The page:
New research from a team of cognitive neurology experts at Northwestern University has found a possible indicator of Alzheimer's disease in people as young as age 20, possibly allowing scientists to identify the mental health disorder much earlier than ever anticipated. The study, published March 2, 2015 in the journal Brain, found accumulations of amyloids – which have long been associated with Alzheimer's – in young participants decades before they were expected to begin forming. The findings could be used to identify this hallmark warning sign of Alzheimer's decades before neuron degeneration occurs, allowing individuals to make appropriate long-term lifestyle changes to help prevent the onset of the disease.
"Researchers found amyloid accumulation in young adults."
Since Alzheimer's disease has traditionally been associated with aging, there has been less research done on young adults. The team believes that amyloid clumps build up over time and eventually cause the death of neurons, causing Alzheimer's disease. Researchers examined the basal forebrains of three groups of deceased participants: 13 individuals age 20 to 66 who had normal cognitive function, 21 individuals with Alzheimer's age 60 to 95 and 16 older individuals without dementia age 70 to 99.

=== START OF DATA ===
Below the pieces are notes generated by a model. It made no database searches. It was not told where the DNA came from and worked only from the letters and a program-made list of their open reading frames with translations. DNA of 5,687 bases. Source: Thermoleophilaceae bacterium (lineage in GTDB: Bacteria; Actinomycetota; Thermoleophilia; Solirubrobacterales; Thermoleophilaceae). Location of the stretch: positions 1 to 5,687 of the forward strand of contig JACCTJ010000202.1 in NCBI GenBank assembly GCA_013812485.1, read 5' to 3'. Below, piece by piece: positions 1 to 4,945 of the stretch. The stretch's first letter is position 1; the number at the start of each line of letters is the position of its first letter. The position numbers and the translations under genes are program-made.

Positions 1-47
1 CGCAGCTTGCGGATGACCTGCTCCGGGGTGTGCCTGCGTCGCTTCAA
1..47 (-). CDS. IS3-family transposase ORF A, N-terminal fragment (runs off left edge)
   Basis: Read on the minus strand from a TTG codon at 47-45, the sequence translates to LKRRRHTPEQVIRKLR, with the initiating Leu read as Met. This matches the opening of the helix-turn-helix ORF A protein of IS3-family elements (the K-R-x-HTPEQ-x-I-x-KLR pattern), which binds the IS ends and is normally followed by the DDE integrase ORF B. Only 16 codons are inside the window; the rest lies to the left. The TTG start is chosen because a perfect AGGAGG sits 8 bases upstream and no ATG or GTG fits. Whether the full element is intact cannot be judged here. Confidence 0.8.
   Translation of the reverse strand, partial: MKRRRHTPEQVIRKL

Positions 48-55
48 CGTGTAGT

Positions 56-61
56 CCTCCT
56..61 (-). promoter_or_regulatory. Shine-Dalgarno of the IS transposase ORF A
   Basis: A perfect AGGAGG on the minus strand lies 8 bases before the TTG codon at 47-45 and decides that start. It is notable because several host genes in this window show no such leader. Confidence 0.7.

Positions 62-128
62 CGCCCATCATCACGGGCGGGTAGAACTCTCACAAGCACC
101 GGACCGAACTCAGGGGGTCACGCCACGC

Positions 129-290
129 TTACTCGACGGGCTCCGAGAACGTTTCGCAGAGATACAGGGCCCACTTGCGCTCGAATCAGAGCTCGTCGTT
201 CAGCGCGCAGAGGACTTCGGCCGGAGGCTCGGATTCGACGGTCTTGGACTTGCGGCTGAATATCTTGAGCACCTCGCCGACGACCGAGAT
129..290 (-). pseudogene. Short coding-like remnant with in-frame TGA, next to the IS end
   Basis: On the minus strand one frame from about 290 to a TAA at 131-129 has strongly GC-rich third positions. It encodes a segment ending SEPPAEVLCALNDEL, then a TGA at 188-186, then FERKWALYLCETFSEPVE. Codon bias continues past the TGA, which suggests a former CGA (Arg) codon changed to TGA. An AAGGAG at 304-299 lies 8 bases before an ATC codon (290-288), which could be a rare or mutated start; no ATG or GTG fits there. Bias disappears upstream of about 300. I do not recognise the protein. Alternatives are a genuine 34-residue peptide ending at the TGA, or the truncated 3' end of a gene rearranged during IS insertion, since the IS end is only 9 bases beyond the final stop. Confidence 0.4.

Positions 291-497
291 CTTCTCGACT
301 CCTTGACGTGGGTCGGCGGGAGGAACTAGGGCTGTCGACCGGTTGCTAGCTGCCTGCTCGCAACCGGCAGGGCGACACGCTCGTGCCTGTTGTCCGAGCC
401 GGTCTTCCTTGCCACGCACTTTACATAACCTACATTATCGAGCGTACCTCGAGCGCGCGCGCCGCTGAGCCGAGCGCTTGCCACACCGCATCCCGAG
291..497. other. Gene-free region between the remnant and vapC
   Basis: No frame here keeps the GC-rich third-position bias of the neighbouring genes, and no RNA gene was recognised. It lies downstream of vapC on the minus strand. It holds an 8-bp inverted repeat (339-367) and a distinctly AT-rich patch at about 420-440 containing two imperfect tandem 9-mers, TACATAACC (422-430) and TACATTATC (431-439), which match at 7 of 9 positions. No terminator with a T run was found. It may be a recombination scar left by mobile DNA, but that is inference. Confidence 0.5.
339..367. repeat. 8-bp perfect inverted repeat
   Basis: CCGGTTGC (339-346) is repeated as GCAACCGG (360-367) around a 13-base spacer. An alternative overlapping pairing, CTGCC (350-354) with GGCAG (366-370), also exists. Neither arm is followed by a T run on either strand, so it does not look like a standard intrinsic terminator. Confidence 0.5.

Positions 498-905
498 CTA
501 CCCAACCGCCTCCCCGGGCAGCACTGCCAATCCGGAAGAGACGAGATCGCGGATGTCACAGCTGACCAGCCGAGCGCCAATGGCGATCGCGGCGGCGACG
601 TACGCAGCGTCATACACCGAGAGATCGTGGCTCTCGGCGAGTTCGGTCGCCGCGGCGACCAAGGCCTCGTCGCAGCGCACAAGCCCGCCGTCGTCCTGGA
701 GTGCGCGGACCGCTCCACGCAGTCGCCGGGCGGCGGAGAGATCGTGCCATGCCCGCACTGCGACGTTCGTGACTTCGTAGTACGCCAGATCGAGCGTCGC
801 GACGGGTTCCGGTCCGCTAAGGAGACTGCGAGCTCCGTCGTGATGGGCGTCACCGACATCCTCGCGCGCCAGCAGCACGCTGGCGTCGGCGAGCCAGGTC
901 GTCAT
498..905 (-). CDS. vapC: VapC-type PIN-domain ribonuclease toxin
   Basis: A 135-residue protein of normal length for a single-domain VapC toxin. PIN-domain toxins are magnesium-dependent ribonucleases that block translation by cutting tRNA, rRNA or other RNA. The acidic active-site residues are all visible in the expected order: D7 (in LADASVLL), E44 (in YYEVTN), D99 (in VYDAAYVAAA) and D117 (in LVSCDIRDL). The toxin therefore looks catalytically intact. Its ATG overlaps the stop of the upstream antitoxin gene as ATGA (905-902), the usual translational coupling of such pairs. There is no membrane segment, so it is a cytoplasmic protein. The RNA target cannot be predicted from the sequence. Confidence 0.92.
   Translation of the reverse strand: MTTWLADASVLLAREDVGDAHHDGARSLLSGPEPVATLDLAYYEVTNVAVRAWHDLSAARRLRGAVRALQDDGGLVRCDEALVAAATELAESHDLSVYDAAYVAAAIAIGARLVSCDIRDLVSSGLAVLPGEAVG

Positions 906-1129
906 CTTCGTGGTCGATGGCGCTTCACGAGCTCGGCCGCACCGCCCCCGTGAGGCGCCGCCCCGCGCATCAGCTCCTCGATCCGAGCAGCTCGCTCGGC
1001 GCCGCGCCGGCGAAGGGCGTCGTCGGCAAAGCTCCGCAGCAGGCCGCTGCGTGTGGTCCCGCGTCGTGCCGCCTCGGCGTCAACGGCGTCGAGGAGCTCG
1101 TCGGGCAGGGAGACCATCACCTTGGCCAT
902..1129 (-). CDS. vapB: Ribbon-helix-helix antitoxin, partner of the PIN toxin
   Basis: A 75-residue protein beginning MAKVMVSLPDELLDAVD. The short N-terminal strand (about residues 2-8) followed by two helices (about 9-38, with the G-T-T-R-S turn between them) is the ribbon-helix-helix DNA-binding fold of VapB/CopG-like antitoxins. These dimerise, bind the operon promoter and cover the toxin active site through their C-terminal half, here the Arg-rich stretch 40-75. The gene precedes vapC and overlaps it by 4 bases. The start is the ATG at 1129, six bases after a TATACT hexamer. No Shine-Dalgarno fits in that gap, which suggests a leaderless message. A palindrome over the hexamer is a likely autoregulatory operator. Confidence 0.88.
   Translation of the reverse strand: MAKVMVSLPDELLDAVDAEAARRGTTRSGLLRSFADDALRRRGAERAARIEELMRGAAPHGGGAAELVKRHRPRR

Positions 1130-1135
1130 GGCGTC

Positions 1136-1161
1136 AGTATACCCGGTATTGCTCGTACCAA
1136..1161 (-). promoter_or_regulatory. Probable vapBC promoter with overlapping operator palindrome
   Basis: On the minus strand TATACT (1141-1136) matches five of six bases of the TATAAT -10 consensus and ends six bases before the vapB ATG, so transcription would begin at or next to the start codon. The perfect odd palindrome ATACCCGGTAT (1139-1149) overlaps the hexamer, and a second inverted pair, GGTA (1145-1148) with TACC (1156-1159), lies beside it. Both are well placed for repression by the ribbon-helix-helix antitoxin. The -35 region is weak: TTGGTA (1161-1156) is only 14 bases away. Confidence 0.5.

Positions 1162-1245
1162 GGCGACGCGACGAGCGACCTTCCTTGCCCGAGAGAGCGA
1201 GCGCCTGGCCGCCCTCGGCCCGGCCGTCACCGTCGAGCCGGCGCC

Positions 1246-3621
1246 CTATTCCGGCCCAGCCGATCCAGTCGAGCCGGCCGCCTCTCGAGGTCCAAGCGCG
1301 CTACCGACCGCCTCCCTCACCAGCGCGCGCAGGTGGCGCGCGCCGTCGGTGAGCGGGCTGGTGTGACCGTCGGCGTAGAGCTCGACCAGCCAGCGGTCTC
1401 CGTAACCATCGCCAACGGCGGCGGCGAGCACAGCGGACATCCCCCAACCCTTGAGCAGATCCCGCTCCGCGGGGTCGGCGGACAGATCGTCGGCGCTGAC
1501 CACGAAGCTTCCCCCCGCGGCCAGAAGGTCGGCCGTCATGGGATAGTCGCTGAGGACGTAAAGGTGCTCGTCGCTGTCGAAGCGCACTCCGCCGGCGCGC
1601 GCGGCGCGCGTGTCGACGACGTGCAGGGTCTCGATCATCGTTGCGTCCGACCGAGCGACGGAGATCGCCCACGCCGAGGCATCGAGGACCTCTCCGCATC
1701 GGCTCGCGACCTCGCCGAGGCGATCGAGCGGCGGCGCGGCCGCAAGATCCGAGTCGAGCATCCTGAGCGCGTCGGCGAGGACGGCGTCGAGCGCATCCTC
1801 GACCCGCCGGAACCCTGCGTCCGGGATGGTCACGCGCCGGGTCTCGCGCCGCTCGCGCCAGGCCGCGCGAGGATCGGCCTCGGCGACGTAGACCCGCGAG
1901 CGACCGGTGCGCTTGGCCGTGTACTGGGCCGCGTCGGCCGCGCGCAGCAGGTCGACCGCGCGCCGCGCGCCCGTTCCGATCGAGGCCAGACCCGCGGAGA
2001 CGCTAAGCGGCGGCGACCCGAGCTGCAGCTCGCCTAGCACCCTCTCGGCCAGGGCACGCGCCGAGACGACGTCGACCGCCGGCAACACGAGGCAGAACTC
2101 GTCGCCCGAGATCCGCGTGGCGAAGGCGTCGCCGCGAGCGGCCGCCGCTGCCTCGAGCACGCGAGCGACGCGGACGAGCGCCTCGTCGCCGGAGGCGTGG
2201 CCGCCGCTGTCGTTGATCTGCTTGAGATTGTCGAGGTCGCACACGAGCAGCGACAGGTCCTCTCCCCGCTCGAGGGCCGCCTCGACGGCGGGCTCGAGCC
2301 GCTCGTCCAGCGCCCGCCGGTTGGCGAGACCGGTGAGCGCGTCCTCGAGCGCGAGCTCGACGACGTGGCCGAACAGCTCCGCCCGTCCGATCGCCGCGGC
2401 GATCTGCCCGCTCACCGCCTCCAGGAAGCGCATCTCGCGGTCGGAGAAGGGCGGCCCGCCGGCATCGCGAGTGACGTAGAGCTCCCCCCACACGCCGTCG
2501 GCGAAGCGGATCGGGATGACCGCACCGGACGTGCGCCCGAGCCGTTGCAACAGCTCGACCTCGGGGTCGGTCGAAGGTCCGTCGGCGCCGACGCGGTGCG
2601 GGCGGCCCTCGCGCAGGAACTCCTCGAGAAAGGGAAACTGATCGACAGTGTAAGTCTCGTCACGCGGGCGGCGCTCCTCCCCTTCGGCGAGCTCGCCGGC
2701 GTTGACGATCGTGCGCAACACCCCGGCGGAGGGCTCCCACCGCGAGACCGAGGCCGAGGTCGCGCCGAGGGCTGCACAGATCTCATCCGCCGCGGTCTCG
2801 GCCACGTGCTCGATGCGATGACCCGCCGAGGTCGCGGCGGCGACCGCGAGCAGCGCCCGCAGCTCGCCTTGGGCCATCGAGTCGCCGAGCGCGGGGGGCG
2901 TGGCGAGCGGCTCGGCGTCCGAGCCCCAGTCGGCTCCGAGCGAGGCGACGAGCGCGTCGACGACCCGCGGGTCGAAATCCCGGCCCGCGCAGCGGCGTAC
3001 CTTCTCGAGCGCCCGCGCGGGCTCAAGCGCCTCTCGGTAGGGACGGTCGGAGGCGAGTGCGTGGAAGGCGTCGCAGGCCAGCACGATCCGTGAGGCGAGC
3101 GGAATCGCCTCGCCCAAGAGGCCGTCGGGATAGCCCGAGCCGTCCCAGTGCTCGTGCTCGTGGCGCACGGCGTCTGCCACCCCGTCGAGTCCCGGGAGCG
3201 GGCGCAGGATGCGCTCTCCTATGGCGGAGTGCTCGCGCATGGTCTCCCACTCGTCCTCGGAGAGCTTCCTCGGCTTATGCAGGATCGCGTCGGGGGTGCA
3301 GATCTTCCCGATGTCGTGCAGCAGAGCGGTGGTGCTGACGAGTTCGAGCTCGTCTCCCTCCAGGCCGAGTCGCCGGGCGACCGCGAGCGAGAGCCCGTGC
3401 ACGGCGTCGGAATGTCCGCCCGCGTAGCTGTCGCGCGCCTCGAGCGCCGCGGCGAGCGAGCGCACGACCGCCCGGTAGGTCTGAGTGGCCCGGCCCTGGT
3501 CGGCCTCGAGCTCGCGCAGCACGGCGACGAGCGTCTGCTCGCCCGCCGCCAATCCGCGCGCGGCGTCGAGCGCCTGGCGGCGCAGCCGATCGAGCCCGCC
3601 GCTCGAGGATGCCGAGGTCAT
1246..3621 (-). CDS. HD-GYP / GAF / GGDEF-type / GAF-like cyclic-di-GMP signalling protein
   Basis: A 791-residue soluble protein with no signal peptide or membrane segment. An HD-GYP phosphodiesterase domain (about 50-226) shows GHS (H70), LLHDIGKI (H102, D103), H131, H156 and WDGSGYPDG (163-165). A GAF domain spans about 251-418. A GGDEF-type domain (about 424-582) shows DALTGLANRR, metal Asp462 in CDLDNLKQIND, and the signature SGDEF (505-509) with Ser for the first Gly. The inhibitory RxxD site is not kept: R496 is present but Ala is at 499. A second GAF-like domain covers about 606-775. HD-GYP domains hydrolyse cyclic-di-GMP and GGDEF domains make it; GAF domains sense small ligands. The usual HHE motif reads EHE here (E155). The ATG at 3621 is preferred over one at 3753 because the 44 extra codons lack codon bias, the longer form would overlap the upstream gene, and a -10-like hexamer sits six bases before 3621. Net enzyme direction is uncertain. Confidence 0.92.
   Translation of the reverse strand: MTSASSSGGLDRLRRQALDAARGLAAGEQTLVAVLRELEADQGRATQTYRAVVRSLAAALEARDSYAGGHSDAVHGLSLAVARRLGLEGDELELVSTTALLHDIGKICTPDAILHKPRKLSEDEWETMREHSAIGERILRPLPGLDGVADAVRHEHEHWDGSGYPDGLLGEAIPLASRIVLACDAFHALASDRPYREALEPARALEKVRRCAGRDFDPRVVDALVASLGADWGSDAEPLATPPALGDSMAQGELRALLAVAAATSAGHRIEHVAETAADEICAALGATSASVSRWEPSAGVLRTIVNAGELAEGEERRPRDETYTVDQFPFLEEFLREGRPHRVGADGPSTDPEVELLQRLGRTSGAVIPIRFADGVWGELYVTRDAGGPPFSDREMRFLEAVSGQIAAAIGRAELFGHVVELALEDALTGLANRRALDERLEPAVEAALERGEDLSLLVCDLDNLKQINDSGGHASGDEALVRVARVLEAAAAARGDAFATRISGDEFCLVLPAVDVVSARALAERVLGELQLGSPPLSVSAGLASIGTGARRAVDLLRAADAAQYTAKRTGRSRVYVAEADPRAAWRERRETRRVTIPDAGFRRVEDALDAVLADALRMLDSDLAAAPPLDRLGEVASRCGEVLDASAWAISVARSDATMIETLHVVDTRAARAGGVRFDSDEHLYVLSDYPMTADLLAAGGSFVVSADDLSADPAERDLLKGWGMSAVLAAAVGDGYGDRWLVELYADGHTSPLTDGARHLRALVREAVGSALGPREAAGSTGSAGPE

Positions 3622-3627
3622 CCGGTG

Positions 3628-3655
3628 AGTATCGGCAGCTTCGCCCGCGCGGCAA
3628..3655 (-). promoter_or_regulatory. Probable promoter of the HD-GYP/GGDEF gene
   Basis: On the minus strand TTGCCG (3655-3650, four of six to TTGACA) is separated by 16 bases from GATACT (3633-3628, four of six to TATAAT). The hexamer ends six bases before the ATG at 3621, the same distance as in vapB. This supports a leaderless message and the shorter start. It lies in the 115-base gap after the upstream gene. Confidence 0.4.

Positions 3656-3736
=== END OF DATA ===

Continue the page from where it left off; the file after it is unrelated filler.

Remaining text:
The team found that toxic clumps called amyloid oligomers began forming in young adulthood and continued to accumulate with age, which is theorized to eventually lead to Alzheimer's disease. In time, these clumps grow large enough to cause degenerative neurological damage, but scientists still have several theories as to the exact cause of why the neurons die.
"Discovering that amyloid begins to accumulate so early in life is unprecedented," said Changiz Geula, research professor at the Cognitive Neurology and Alzheimer's Disease Center at Northwestern University Feinberg School of Medicine and the study's lead investigator, in a news release. "This is very significant. We know that amyloid, when present for long periods of time, is bad for you."
"This points to why these neurons die early," Geula continued. "The small clumps of amyloid may be a key reason. The lifelong accumulation of amyloid in these neurons likely contributes to the vulnerability of these cells to pathology in aging and loss in Alzheimer's."
Understanding how amyloids affect neurons will be a pivotal point as Alzheimer's research moves forward. Considering there is no current cure for this mental health disorder, finding earlier methods of preventative Alzheimer's treatment will be integral to public health.